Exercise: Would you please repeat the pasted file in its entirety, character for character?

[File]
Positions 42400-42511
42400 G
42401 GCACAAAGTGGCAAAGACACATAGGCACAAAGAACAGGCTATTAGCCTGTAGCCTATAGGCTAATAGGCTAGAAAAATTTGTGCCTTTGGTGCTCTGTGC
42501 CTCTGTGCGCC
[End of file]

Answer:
Positions 42400-42511
42400 G
42401 GCACAAAGTGGCAAAGACACATAGGCACAAAGAACAGGCTATTAGCCTGTAGCCTATAGGCTAATAGGCTAGAAAAATTTGTGCCTTTGGTGCTCTGTGC
42501 CTCTGTGCGCC